By 3:30, the anchor had been reset and Janet and the dogs were back in their cozy beds below.  I, however, have been banished to the cockpit with a pillow and this silly blanket.  I was well behaved earlier in the day and had no idea that I’d find myself banished from my bed and forced to sleep ‘on the couch’.  But as I proposed earlier, Mother Nature has a sense of humor.  Leave it to her to throw a man out of his bed for no good reason.  At least the stars are still decorating the night sky.  And look on the bright side; I’ll see the sun rise too.  Oh yeah, that’s a reason to drag anchor! 

     See you on the water!  Perhaps you could sleep over (in our cockpit watching for our anchor to drag, while I get some sleep)?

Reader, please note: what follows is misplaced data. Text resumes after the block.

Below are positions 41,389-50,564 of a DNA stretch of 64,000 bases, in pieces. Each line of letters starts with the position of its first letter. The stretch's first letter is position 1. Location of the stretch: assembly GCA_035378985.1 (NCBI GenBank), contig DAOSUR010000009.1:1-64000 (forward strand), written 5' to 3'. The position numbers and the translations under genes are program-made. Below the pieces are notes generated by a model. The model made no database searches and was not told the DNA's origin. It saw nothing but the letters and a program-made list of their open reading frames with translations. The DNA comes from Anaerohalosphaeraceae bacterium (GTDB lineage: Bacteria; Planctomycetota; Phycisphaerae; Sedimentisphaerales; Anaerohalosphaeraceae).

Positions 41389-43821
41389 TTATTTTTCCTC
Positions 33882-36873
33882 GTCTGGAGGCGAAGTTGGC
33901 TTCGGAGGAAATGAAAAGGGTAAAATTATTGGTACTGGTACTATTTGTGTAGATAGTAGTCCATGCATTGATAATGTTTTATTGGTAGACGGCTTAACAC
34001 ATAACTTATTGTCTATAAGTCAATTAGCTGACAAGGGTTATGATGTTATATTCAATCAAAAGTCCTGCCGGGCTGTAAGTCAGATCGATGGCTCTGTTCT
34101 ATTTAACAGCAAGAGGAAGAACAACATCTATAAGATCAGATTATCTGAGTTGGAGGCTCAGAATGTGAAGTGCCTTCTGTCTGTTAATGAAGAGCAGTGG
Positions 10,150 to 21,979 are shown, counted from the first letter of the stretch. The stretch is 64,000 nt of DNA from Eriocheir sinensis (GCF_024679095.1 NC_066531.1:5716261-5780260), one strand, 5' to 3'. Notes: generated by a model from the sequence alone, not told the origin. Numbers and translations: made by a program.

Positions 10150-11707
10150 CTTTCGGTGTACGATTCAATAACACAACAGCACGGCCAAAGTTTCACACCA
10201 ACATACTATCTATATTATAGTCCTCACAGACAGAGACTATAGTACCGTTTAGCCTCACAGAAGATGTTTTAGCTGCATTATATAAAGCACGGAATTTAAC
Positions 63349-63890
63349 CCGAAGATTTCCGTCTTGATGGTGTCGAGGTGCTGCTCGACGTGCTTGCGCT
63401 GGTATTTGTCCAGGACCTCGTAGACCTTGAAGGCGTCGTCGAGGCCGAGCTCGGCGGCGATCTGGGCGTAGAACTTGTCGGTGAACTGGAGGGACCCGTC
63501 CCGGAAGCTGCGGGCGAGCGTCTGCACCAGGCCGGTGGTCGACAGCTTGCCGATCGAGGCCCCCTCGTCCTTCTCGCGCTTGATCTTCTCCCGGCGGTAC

Charbonneau's Anchoring Tips

  • Size your primary anchor to be at least one size up from that 'recommended' by the manufacturer.  Our primary is a Bruce 66 (Bruce 44 was recommended) and has never failed us except for the incident which prompted this article.  Select the 'recommended' size secondary anchor, which should be different than your primary.  Our secondary is a 45 lb. CQR.
  • Use an all-chain rode if your boat can carry the weight.  The additional weight across the bottom and chafe-resistance has been worth the slight loss in sailing performance to us.
  • Develop hand signals for anchoring maneuvers BEFORE anchoring.  When the wind is blowing, you can't hear each other from the bow to the cockpit (and if you can, so can the entire anchorage--loss of ten points for bad form :-)